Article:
24 Sep Life shifts & The Quran
Once in a while, one reads a post that leaves you reflecting. This one in particular, as I see firsthand how with students & mentees, that we never memorize in isolation, but rather, that our memorization impacts our lives in more ways than one.
Personally, one of the most significant life shifts I’ve experienced since I began dedicating time every day to memorizing the Qur’an (and reflecting on its meanings) is I no longer feel the same weight of emotional confusion or spiritual “fog” when it comes to my worthiness as a beautiful female soul in this world.
At the beginning of my emotional and spiritual healing journey, so much of how I felt about myself as a female soul was through the lens of how others had treated me (and other women) and how some (though thankfully, not all) religious teachers spoke condescendingly about women in their lectures and classes. And I began to feel that their view of me represented my Merciful Rabb’s view of me.
Today I realize that how others treat me and others is about how much (or little) they respect themselves. I also realize that any religious teacher who does not convey the immeasurable worthiness and beauty of the female soul is a lost and misguided soul himself, no matter how much “knowledge” he (or she) has.
The truth is, there are so many souls—male and female, scholar and worshipper—that are broken and unhealed in this world, and this shows not only in how they treat and speak about others, but also in how they treat themselves. And one of the greatest signs of disrespect of oneself is the inability (or refusal) to show humility and compassion to others, especially on account of something that the Creator has gifted them, such as their gender.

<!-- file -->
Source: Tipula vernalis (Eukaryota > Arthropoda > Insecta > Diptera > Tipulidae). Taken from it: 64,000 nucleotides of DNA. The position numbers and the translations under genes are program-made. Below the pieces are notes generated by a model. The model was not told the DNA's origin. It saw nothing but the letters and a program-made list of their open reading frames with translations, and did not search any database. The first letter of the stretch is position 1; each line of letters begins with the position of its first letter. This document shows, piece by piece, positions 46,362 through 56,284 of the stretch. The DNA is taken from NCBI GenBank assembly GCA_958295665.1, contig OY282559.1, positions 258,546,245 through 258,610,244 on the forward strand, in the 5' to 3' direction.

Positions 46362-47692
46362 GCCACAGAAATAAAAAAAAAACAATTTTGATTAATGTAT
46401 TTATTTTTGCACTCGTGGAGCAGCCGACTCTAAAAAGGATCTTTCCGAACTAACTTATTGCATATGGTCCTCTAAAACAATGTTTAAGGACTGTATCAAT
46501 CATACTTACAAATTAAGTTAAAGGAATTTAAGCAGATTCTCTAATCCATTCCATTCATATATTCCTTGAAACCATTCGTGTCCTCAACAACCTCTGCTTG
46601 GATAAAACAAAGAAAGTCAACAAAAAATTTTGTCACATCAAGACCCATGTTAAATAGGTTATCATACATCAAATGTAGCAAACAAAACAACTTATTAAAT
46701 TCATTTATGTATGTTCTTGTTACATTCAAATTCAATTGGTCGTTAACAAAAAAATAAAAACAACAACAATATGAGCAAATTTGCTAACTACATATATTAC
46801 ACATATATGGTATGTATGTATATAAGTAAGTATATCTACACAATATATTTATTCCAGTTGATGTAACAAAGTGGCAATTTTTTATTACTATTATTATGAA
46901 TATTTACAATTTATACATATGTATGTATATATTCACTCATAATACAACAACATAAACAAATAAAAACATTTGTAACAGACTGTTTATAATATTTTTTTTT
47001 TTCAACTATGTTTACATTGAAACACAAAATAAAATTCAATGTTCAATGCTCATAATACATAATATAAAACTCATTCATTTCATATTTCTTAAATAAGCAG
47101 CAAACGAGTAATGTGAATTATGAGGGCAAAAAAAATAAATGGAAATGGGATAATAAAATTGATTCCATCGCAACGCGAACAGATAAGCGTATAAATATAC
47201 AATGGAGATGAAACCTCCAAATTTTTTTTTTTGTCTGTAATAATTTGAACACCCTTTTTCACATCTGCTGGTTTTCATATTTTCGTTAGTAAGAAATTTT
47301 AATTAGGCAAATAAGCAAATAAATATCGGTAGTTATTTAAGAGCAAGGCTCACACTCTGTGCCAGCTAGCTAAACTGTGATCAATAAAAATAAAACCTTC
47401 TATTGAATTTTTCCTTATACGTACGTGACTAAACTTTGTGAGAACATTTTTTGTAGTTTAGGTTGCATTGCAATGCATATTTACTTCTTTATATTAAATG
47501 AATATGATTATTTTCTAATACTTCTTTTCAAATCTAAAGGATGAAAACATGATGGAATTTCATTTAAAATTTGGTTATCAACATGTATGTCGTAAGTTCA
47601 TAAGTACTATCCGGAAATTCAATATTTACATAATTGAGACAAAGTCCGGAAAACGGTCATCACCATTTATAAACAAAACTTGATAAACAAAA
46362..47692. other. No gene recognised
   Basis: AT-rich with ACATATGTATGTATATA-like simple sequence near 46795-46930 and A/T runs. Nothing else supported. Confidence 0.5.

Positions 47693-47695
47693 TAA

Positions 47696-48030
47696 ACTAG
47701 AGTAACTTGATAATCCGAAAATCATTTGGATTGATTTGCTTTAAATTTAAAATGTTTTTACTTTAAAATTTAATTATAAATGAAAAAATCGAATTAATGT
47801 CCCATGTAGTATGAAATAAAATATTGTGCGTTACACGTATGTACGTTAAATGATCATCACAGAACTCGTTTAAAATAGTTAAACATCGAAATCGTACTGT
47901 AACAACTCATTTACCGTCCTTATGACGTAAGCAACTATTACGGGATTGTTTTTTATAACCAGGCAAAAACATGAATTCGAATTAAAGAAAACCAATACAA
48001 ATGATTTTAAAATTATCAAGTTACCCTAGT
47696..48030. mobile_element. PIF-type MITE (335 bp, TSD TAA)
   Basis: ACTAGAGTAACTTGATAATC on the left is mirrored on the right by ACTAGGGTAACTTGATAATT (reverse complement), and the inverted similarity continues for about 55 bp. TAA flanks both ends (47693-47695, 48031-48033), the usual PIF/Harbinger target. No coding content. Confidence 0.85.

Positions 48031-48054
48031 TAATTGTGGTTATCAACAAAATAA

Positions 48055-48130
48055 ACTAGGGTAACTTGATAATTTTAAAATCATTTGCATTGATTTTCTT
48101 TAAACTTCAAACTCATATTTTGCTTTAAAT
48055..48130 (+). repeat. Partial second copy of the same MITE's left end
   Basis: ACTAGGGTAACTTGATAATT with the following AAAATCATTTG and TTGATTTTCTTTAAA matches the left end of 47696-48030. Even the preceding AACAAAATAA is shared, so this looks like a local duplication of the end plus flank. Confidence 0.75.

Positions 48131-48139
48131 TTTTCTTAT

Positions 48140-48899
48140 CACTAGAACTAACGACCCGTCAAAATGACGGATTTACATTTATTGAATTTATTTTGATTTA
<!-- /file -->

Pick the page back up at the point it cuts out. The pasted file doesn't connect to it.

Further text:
For no one whose heart is healthily connected to their Creator and His Words could ever speak with condescension about any striving soul in this world, even if this person falls short and sins at times.
Today, by the mercy of Allah, I no longer internalize someone else’s lack of healing, lack of knowledge, or disconnect from the Qur’an—no matter how celebrated their name in many circles.
I focus on my own healing, my own path of knowledge, and my own commitment to the Qur’an.
This mental shift—which is really a life shift rooted in the heart and soul—has made me feel a direct connection to my Merciful Rabb, such that as I reflect on the Qur’an and memorize its miraculous Words, I realize that I have my own very unique path to walk in this world.
Others have theirs.
And never does anyone else’s path—in goodness or misguidance, or even in disrespect of me or other striving souls—reflect the reality of mine.
Nor do their words or choices ever lessen (or increase) my worthiness and beauty in front of my Rabb.
—from the journal of Umm Zakiyyah